Whereas the Virginia Statute for Religious Freedom was— 

(1) drafted by Thomas Jefferson, who considered the Virginia Statute for 
Religious Freedom to be one of his greatest achievements; 
(2) enacted on January 16, 1786; and 
(3) the forerunner to the Free Exercise Clause of the First Amendment to the Constitution of the United States; 
Whereas section 2(a) of the International Religious Freedom Act of 1998 (22 U.S.C. 
6401(a)) states that— 
(1) ‘‘[t]he right to freedom of religion undergirds the very origin and existence of the United States’’; and 
(2) religious freedom was established by the founders of the United States ‘‘in law, as a fundamental right and as a pillar of our Nation’’;

Whereas the role of religion in society and public life in the United States has a long and robust tradition;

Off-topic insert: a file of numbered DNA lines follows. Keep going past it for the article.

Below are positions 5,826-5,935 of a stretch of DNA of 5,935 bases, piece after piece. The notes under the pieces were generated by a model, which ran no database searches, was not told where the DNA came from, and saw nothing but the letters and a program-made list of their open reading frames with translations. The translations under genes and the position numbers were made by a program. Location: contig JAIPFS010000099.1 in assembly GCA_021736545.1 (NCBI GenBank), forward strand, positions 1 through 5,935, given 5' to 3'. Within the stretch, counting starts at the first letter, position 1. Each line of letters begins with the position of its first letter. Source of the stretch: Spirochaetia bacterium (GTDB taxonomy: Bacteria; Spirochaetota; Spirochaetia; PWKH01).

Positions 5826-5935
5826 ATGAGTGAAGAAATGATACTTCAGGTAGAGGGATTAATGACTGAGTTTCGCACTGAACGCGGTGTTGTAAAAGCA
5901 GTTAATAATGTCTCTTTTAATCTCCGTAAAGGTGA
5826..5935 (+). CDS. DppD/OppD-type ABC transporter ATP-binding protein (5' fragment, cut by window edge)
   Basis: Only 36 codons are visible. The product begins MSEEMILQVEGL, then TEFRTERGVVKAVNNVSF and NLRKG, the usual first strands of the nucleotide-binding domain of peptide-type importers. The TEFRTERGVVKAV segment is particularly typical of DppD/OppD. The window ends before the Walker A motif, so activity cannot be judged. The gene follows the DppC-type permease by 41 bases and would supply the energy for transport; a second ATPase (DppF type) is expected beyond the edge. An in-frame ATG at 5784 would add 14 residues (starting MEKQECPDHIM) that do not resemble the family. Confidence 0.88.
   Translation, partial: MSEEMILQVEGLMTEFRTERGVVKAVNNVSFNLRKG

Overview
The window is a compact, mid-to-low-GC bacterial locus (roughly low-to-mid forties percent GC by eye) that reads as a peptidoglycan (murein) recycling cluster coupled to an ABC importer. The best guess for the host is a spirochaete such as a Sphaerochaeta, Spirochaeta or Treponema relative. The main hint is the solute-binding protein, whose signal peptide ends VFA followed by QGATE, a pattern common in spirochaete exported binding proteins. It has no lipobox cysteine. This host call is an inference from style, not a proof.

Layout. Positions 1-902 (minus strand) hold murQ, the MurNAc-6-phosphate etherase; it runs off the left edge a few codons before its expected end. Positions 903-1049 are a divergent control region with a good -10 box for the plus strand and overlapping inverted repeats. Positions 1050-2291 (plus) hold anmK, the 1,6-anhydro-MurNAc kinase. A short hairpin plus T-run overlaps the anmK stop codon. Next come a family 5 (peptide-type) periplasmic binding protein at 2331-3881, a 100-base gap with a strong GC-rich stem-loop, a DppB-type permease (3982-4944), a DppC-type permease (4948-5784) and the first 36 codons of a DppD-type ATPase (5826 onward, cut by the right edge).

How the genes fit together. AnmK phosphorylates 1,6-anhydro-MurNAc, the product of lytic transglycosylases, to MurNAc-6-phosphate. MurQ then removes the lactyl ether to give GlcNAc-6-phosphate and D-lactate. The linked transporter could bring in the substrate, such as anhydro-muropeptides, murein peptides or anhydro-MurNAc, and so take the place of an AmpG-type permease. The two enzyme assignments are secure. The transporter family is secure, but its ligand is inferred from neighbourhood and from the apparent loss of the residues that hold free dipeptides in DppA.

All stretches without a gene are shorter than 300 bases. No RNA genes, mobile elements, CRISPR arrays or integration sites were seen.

Whereas individuals who have studied the democracy of the United States from an international perspective, such as Alexis de Tocqueville, have noted that religion plays a central role in preserving the Government of the United States because religion provides the moral base required for democracy to succeed;

Whereas, in Town of Greece v. Galloway, 134 S. Ct. 1811 (2014), the Supreme Court of the United States affirmed that ‘‘people of many faiths may be united in a community of tolerance and devotion’’; 

Whereas the principle of religious freedom ‘‘has guided our Nation forward’’, as expressed by the 44th President of the United States in a Presidential proclamation on Religious Freedom Day in 2011, and freedom of religion ‘‘is a universal human right to be protected here at home and across the globe’’, as expressed by that President of the United States on Religious Freedom Day in 2013;